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Furhat Robotics gives AI a face with its new social robot

The bot can engage and react to humans with lifelike facial expressions.
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Furhat Robotics

Voice assistants have their benefits, but it can be a bit weird to talk to a faceless robot voice all day. Stockholm-based technology startup Furhat Robotics is putting a face to our interactions with AI with Furhat, a social robot that is capable of displaying humanlike expressions and emotions on a customizable face. The company showed off the latest generation of the social robot today at WebSummit.

If you took your standard smart speaker and slapped a disembodied head on top of it, you'll get Furhat. The robot uses a projection system to display a pretty lifelike looking face onto a head-shaped display. The social robot has been programmed with a wide range of animations that project facial expressions that we'd recognize on any human. According to the company, Furhat speaks, listens, and reacts accordingly -- all while maintaining eye contact. The bot achieves this thanks to a wide-angle, high fidelity camera and beamforming stereo microphones that give it situational awareness.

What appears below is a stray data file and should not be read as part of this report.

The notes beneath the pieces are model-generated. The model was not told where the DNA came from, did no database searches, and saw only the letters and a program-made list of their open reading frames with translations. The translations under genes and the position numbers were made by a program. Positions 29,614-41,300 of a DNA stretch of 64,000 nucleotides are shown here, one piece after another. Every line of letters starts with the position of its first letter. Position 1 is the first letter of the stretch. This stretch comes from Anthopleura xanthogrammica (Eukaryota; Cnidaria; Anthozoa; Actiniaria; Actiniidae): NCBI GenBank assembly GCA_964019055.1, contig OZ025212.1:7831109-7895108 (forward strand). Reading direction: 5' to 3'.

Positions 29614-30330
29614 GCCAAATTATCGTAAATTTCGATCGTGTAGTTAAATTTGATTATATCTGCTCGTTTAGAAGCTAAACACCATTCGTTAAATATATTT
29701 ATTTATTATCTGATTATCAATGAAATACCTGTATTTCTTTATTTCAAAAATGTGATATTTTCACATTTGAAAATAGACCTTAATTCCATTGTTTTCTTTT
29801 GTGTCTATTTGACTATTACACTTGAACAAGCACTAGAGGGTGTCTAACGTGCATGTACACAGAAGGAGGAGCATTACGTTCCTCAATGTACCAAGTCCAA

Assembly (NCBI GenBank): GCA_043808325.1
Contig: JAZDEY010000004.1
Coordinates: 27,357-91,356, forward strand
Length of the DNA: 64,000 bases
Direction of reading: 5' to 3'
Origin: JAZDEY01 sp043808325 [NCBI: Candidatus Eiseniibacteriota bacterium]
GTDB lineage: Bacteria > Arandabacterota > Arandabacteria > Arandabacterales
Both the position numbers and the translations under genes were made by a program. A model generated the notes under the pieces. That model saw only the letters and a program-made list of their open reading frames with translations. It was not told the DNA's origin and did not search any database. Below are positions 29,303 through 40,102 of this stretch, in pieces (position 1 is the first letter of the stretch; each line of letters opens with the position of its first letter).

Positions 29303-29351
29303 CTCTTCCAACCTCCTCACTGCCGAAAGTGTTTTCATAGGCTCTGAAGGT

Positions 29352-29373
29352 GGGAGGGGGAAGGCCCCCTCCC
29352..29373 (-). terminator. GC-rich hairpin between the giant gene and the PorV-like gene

Furhat's is also entirely customizable. Users can change up the face that is displayed, the types of expressions it uses and the voice that it uses. The company says it's possible to create entirely separate characters complete with their own, unique personalities. It's all in the name of making human-to-robot interactions feel more natural, which is an area AI often struggles. A 2016 survey conducted by Creative Strategies found that 20 percent of people who don't use voice assistants cite feeling uncomfortable talking to AI as one of their biggest hangups.

You probably are never going to see Furhat in your home -- at least in its current form. The creators are positioning the bot as a tool primarily for businesses and organizations. The robotics firm suggests Furhat can be used to interact with customers, train employees or teach a language. Furhat Robotics is already working with companies like Disney, Merck and Honda to find roles for the bot in the workplace. So keep an eye out, your next HR meeting might be run by a robot.

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